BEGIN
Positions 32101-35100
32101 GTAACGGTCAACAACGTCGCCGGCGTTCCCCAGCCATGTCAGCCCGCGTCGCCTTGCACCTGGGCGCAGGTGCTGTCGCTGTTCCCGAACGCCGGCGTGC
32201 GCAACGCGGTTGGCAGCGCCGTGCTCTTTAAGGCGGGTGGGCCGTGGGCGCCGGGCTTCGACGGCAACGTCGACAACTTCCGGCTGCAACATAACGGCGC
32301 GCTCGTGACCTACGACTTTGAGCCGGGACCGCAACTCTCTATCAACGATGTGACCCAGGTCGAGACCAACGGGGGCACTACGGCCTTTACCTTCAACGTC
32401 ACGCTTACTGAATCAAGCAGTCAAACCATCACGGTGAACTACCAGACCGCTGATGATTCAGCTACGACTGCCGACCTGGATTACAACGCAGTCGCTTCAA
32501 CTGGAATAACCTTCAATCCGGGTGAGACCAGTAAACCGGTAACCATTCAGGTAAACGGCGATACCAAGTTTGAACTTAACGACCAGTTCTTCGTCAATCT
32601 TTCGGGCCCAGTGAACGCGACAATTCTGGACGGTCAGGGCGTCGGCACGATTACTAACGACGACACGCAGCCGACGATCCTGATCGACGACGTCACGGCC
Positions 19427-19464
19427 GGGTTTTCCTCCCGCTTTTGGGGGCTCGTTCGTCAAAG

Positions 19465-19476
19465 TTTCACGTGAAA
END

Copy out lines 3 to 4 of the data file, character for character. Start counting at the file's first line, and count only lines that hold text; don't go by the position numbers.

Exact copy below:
32201 GCAACGCGGTTGGCAGCGCCGTGCTCTTTAAGGCGGGTGGGCCGTGGGCGCCGGGCTTCGACGGCAACGTCGACAACTTCCGGCTGCAACATAACGGCGC
32301 GCTCGTGACCTACGACTTTGAGCCGGGACCGCAACTCTCTATCAACGATGTGACCCAGGTCGAGACCAACGGGGGCACTACGGCCTTTACCTTCAACGTC